discussions that occur in mediation are not admissible
in Court under the public policy consideration that
favors a free exchange of information between the
parties to help them resolve their differences.
have adopted a policy that requires parents to attend
co-parenting classes where children are involved. The
goal is to teach parents how to minimize the impact of
children involve in a divorce. In most cases, the
parents need not attend together.
also require that children of a certain age attend a
class to teach them the skills to deal with divorcing
parents. This is not embraced in all states and is
primarily found in Northern states.
ADVANCE CASE REVIEW
have a hearing that is called an advance case review or
early case resolution meeting or Case Management
Conference. In such a hearing, the parties meet with
the Judge assigned to the case or a referee to discuss
the issues, or what discovery may be necessary. This is
the parties first chance to resolve the case or portion
of the case.
refers to the "investigation" phase of the case. It is
primarily dedicated to identifying the contested issues,
a determination of assets, income and debt of the
parties. This exchange of information can be conducted
informally with eth parties agreeing to freely exchange
the information or formally, through the submission of
formal documents that require answers under oath.
Interrogatories refer to a form of discovery where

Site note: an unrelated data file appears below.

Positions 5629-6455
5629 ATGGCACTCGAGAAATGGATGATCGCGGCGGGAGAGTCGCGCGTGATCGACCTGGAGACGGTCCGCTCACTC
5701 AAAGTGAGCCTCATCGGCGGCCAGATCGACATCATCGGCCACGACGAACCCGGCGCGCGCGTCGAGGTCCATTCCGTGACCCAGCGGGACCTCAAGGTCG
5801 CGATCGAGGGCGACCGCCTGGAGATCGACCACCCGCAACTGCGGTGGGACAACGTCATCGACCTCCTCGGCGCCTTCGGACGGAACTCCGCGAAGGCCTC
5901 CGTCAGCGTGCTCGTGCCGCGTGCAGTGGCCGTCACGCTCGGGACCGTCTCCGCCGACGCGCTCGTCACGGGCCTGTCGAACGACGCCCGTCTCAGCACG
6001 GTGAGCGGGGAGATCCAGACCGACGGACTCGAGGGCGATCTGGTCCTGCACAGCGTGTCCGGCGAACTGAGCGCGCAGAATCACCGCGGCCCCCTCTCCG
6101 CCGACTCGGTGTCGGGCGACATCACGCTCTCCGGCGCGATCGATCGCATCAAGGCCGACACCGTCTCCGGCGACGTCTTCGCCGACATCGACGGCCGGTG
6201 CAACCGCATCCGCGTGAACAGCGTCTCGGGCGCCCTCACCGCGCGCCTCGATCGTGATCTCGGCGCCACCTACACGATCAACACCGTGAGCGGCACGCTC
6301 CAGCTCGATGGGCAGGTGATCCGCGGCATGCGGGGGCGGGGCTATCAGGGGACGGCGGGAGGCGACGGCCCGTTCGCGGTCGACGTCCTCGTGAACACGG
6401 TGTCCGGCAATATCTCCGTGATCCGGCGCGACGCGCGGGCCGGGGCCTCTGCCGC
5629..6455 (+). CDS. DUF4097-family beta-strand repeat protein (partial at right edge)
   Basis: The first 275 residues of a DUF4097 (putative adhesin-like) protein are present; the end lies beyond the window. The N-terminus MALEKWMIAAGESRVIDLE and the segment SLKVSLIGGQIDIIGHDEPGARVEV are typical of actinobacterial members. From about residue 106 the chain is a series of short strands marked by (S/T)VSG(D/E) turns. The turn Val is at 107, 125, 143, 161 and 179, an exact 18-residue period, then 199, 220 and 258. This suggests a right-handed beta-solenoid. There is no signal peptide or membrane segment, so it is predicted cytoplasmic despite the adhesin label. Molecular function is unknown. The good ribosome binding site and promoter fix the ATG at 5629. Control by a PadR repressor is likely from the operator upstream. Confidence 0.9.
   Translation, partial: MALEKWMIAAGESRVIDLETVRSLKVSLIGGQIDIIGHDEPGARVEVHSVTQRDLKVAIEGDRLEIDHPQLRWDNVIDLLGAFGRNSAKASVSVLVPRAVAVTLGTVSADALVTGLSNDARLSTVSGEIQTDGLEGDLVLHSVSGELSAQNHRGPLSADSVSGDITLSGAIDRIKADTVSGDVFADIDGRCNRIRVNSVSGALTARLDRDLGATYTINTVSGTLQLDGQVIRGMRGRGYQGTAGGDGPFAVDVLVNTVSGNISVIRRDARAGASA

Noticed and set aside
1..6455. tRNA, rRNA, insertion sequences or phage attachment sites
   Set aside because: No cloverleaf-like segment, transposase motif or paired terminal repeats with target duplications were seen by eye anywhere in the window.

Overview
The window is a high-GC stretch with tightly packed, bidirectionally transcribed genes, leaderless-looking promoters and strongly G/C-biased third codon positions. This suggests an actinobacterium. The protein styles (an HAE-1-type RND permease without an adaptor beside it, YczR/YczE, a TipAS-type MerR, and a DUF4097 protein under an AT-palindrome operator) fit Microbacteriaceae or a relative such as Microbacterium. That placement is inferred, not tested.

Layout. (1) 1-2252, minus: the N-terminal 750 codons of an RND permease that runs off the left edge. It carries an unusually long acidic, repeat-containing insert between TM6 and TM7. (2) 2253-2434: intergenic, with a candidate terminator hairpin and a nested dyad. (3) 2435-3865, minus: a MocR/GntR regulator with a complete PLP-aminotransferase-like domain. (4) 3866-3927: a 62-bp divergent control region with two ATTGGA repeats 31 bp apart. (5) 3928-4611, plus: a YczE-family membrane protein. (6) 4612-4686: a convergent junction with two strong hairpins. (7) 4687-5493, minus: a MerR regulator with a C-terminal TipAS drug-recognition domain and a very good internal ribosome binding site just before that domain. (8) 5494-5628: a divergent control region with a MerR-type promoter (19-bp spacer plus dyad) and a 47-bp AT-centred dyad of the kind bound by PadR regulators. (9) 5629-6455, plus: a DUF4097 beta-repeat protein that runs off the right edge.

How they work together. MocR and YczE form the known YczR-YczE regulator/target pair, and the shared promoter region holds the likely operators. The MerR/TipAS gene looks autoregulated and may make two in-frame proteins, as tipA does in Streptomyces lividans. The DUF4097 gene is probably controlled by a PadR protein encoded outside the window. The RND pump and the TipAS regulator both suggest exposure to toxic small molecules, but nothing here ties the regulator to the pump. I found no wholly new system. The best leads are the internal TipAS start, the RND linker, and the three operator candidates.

written questions are submitted to the opposing party to
a lawsuit. These questions must be answered in writing
under oath or under penalty of perjury within a
specified time (usually 30 days). Objections may be
made to questions that are overbroad or unlikely to lead
to admissible evidence. Most states limit the number of
interrogatories that may be asked without the court's
permission to keep the questions from being a means of
oppression rather than a source of information.
for production is another part of the discovery
process. Either party may send a request to an opposing
party or witness for relevant documents related to the
proceeding. You may wish to review our list of
Documents that may be relevant to your case. Generally,
documents requests require that the party served
provide any and all documents requested that they have
in their possession within a specified period of time
(usually 30 days). If you do not possess the documents
requested, you do not have to acquire them if it is not